WATWB — Getting Back to Normal?


I had hoped, probably somewhat naively, that with President Biden’s win in a free and fair election, we in the U.S. could get back to a more normal, less dramatic way of speaking, transacting, cooperating, and interacting with each other, that hate speech would go by the wayside, and that people would look upon each other fondly again as we all ditched our malicious and spiteful rhetoric for a bright new way, or at least a return to the old, less vitriolic way, a fresh start, as it were.  

As I said —  naive.

But that doesn’t mean I’ve given up hope for that sparkly future for America.  This is, after all, one of the greatest experiments in self-rule ever conducted and sometimes people lose faith in the political creed or fall into despair when the pendulum swings too far right or left and no longer makes sense to them.

Yet one thing we should all be able to agree on is that we will make no forward motion unless we all tone down the hate speech.  To that end, I offer you this brief by Madiha Afzal, a David M. Rubenstein Fellow — Foreign Policy, Center for Middle East Policy, Center for Security, Strategy, and Technology at Brookings.  The Brookings Institution is a non-profit think tank dedicated to independent research which addresses some of the world’s most pressing problems.

Twenty years after terrorists carried out the 9/11 attacks, the U.S. seems to be winning the war on terror abroad, but our own soil is a wholly different headache.  Like Ireland in the last third of the 20th century, America suddenly has homegrown terrorists of its own, something that many of us never saw coming, and it’s terrifying, especially when members of Congress are spewing their own hate speech.

Afzal argues that we need to restructure how we think about extremism and employ a top-down approach to combating it through education and the transferring of critical-thinking skills to combat the cultism that accompanies terrorism.  If the events of the last few months, culminating in the January 6, 2021 raid on the U.S. capitol, a raid spurred on by fake news and alternative facts — such as the totally erroneous claim that President Biden stole the election — have demonstrated anything, it’s that we have much more work to do at home.  

Reading Afzal’s brief is a start in that direction.  She proposes a global U.N. agreement, led by the U.S., in which countries design and roll out educational systems geared to fight extremism.  According to Afzal, “[t]he positive externalities of focusing on education would extend beyond their effect on extremism: This would also counter disinformation campaigns and the phenomenon of fake news, and the effect on attitudes could in turn have far-reaching effects on various forms of violence.”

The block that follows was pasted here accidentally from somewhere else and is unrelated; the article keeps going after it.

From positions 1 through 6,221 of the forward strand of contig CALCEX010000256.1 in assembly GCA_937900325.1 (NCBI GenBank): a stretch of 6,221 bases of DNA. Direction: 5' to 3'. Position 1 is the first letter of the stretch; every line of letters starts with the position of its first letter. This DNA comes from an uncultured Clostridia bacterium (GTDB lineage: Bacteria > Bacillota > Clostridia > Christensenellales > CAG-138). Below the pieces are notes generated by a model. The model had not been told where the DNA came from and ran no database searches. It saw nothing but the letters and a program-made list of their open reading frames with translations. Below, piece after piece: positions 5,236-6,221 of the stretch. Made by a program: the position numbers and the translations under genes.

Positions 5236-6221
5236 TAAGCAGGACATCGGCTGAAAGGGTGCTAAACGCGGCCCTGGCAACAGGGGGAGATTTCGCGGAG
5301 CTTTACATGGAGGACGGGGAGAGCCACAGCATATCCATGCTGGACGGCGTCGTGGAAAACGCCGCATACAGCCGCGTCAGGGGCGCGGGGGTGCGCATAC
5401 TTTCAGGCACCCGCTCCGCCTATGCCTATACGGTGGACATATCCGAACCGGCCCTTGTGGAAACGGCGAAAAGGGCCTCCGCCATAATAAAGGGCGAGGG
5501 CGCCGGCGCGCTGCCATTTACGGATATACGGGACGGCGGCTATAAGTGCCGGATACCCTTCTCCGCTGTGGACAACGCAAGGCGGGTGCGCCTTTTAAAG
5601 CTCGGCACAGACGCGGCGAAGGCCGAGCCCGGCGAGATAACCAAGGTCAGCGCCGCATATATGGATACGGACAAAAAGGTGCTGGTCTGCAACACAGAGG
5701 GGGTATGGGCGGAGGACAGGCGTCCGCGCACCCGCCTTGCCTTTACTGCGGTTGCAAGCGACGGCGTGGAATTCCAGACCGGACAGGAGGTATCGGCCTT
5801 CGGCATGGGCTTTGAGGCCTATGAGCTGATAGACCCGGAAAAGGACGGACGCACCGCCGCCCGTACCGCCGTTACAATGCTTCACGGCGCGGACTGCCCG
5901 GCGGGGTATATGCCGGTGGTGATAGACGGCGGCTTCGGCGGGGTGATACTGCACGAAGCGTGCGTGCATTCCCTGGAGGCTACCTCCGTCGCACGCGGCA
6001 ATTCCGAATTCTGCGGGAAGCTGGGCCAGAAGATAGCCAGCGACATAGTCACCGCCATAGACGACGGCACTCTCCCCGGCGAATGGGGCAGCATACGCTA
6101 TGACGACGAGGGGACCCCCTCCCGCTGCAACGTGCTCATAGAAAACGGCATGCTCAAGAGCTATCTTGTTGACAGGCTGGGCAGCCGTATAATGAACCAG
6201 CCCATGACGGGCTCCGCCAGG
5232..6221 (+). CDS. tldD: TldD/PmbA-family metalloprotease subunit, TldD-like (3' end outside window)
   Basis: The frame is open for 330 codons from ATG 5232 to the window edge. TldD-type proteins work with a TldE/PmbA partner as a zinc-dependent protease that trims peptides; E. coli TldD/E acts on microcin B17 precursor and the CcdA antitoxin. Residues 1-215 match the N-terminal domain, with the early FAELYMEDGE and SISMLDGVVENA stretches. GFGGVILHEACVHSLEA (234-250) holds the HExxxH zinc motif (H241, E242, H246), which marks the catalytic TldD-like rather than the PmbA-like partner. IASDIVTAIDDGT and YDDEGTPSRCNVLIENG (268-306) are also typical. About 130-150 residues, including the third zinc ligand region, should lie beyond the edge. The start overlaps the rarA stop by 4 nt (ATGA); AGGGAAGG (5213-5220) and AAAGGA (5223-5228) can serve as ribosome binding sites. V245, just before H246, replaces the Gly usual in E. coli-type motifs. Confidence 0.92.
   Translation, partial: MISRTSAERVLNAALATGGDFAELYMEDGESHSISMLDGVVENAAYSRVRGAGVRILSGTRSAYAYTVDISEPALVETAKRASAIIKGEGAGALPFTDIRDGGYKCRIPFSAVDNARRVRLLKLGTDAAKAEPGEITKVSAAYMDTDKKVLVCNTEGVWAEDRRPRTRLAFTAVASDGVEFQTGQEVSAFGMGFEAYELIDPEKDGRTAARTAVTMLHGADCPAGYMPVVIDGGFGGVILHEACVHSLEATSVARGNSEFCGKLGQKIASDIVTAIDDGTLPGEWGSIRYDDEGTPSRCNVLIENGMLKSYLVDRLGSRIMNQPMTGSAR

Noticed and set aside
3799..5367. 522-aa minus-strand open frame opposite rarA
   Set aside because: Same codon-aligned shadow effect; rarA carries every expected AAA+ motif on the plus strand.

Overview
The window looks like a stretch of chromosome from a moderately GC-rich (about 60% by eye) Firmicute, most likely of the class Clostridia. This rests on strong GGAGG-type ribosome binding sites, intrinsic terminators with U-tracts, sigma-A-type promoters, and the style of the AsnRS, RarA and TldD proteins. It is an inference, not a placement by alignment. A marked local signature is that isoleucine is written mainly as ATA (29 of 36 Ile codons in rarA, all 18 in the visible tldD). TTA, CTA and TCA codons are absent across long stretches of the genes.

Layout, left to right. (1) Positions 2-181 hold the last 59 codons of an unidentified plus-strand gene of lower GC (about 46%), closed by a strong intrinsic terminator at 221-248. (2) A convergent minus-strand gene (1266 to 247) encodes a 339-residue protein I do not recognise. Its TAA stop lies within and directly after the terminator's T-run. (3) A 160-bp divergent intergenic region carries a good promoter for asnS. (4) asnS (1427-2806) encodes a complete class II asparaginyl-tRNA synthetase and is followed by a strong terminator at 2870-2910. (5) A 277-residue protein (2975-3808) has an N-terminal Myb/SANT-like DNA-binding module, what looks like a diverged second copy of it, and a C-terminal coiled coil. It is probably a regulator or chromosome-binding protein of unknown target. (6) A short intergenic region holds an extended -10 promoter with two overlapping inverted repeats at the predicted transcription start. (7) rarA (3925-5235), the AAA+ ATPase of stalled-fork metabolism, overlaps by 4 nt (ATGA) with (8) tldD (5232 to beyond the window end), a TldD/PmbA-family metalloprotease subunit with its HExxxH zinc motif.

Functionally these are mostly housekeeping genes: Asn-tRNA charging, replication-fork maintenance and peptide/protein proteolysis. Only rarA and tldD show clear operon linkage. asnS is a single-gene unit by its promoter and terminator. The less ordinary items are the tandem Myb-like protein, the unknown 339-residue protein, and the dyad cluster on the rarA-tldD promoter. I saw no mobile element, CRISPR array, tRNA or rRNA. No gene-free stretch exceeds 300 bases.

For the sake of all, not just the U.S., but the world, we can’t push this any farther under the rug than we already have, otherwise, we’ll have to climb over the mountain of our own failures just to cross the living room.  Time to get smarter.

It’s the last Friday of the month.  Time to share your good news on the We Are the World Blogfest — #WATWB — a monthly good news trip around the world.  May we all be energized and rejuvenated by such news.  If you’re interested in joining our Blog Hop, the guidelines are as follows:

1. Keep your post to below 500 words;

2. Link to a human news story on the last Friday of each month that demonstrates love, kindness, humanity, support, open-mindedness, all the good stuff, but no proselytizing, preaching or inconsiderateness toward others;

3. Post on the last Friday of the month in sharing the good news.  No story is too big or small;

4. Place the WE ARE THE WORLD Badge on your sidebar and help spread the word on social media using the #WATWB hashtag;

5. Read and comment on others’ posts, play nice, and make friends;

6. To sign up, add your link to the WE ARE THE WORLD Linky List below.

Click here to enter your link and view this Linky Tools list.  https://www.linkytools.com/basic_link_entry_form.aspx?id=277138

This month’s cohosts are:

SylviaMcGrath https://www.professorowlsbookcorner.wordpress.com/

Simon Falk https://simonfalk28.wordpress.com/

Shilpa Garg http://shilpaagarg.com/

Mary Giese https://maryjmelange.wordpress.com/

Belinda Witzenhausen https://bwitzenhausen.wordpress.com/

As always, thanks for reading.

pam lazos 1.29.21

About Pam Lazos

writer, blogger, environmentally hopeful
This entry was posted in Uncategorized and tagged , , , , , , . Bookmark the permalink.

25 Responses to WATWB — Getting Back to Normal?

  1. Yes! We must all take a step back from our own words and take heart. This is something I’ve talked about with my students when it comes to community literacy–we need to stop and listen to ALL perspectives because people usually feel as they do for a reason. The validity of those reasons may be in question, but we first have to know what those reasons are before we can find the common ground on which we can all move forward. It’s gotten tough at times with cops and BLM activists in the same class, but when we pause to remember we ALL want our communities to be safe and thrive, that means treating one another as human individuals instead of a category. So far, so good. 🙂


  2. da-AL says:

    too true. & you are generous to offer this ❤